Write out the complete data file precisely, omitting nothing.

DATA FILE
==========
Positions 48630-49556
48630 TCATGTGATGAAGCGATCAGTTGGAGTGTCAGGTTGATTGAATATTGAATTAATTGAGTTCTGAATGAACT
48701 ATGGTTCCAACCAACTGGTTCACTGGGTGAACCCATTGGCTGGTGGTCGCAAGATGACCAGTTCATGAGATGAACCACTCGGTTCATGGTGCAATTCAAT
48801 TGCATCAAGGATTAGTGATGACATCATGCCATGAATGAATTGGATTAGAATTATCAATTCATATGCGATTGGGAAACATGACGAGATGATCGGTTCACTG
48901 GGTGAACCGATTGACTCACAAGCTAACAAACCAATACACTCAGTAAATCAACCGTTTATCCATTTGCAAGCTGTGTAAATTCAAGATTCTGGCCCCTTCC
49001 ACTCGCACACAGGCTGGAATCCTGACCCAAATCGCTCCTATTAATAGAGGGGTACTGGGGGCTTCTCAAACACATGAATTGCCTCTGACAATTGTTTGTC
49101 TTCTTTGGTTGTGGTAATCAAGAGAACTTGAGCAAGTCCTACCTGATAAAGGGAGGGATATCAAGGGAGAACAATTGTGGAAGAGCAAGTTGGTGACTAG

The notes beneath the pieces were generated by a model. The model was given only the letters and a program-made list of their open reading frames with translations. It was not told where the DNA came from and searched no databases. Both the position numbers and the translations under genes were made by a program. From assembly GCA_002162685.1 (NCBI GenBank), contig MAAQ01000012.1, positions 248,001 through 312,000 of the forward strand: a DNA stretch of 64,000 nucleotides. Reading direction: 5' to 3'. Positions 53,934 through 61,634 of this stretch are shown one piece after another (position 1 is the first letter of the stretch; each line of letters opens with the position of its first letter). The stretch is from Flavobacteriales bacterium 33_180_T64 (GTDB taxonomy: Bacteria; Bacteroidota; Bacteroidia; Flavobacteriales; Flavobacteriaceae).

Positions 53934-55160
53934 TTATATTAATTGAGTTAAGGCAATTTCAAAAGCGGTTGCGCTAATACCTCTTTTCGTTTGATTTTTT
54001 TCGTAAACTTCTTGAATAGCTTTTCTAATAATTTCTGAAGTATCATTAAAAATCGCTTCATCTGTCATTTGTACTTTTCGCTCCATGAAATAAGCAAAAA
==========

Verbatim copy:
Positions 48630-49556
48630 TCATGTGATGAAGCGATCAGTTGGAGTGTCAGGTTGATTGAATATTGAATTAATTGAGTTCTGAATGAACT
48701 ATGGTTCCAACCAACTGGTTCACTGGGTGAACCCATTGGCTGGTGGTCGCAAGATGACCAGTTCATGAGATGAACCACTCGGTTCATGGTGCAATTCAAT
48801 TGCATCAAGGATTAGTGATGACATCATGCCATGAATGAATTGGATTAGAATTATCAATTCATATGCGATTGGGAAACATGACGAGATGATCGGTTCACTG
48901 GGTGAACCGATTGACTCACAAGCTAACAAACCAATACACTCAGTAAATCAACCGTTTATCCATTTGCAAGCTGTGTAAATTCAAGATTCTGGCCCCTTCC
49001 ACTCGCACACAGGCTGGAATCCTGACCCAAATCGCTCCTATTAATAGAGGGGTACTGGGGGCTTCTCAAACACATGAATTGCCTCTGACAATTGTTTGTC
49101 TTCTTTGGTTGTGGTAATCAAGAGAACTTGAGCAAGTCCTACCTGATAAAGGGAGGGATATCAAGGGAGAACAATTGTGGAAGAGCAAGTTGGTGACTAG

The notes beneath the pieces were generated by a model. The model was given only the letters and a program-made list of their open reading frames with translations. It was not told where the DNA came from and searched no databases. Both the position numbers and the translations under genes were made by a program. From assembly GCA_002162685.1 (NCBI GenBank), contig MAAQ01000012.1, positions 248,001 through 312,000 of the forward strand: a DNA stretch of 64,000 nucleotides. Reading direction: 5' to 3'. Positions 53,934 through 61,634 of this stretch are shown one piece after another (position 1 is the first letter of the stretch; each line of letters opens with the position of its first letter). The stretch is from Flavobacteriales bacterium 33_180_T64 (GTDB taxonomy: Bacteria; Bacteroidota; Bacteroidia; Flavobacteriales; Flavobacteriaceae).

Positions 53934-55160
53934 TTATATTAATTGAGTTAAGGCAATTTCAAAAGCGGTTGCGCTAATACCTCTTTTCGTTTGATTTTTT
54001 TCGTAAACTTCTTGAATAGCTTTTCTAATAATTTCTGAAGTATCATTAAAAATCGCTTCATCTGTCATTTGTACTTTTCGCTCCATGAAATAAGCAAAAA